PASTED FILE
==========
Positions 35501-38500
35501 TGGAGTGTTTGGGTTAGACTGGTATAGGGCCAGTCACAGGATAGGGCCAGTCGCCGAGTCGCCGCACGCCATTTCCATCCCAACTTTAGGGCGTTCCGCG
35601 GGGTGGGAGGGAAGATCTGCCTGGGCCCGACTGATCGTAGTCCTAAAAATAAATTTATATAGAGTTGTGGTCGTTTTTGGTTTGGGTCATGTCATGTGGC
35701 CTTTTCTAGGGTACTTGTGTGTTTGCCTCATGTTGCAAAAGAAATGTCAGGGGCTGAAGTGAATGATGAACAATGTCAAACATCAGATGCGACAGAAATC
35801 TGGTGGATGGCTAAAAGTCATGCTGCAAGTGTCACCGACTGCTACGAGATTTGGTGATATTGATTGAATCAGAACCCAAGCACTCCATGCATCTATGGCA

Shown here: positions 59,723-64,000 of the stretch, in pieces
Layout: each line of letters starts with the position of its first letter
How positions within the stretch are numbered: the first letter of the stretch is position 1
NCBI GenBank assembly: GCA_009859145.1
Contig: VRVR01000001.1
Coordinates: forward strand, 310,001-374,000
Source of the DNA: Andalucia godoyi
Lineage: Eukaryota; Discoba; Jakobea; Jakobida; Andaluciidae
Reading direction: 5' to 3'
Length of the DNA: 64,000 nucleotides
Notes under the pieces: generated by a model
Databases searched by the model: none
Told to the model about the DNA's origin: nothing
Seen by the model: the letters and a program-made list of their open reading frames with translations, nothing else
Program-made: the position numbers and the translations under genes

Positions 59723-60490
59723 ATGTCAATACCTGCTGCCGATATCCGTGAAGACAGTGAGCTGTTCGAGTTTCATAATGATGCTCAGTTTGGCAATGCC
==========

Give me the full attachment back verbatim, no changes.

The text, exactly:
Positions 35501-38500
35501 TGGAGTGTTTGGGTTAGACTGGTATAGGGCCAGTCACAGGATAGGGCCAGTCGCCGAGTCGCCGCACGCCATTTCCATCCCAACTTTAGGGCGTTCCGCG
35601 GGGTGGGAGGGAAGATCTGCCTGGGCCCGACTGATCGTAGTCCTAAAAATAAATTTATATAGAGTTGTGGTCGTTTTTGGTTTGGGTCATGTCATGTGGC
35701 CTTTTCTAGGGTACTTGTGTGTTTGCCTCATGTTGCAAAAGAAATGTCAGGGGCTGAAGTGAATGATGAACAATGTCAAACATCAGATGCGACAGAAATC
35801 TGGTGGATGGCTAAAAGTCATGCTGCAAGTGTCACCGACTGCTACGAGATTTGGTGATATTGATTGAATCAGAACCCAAGCACTCCATGCATCTATGGCA

Shown here: positions 59,723-64,000 of the stretch, in pieces
Layout: each line of letters starts with the position of its first letter
How positions within the stretch are numbered: the first letter of the stretch is position 1
NCBI GenBank assembly: GCA_009859145.1
Contig: VRVR01000001.1
Coordinates: forward strand, 310,001-374,000
Source of the DNA: Andalucia godoyi
Lineage: Eukaryota; Discoba; Jakobea; Jakobida; Andaluciidae
Reading direction: 5' to 3'
Length of the DNA: 64,000 nucleotides
Notes under the pieces: generated by a model
Databases searched by the model: none
Told to the model about the DNA's origin: nothing
Seen by the model: the letters and a program-made list of their open reading frames with translations, nothing else
Program-made: the position numbers and the translations under genes

Positions 59723-60490
59723 ATGTCAATACCTGCTGCCGATATCCGTGAAGACAGTGAGCTGTTCGAGTTTCATAATGATGCTCAGTTTGGCAATGCC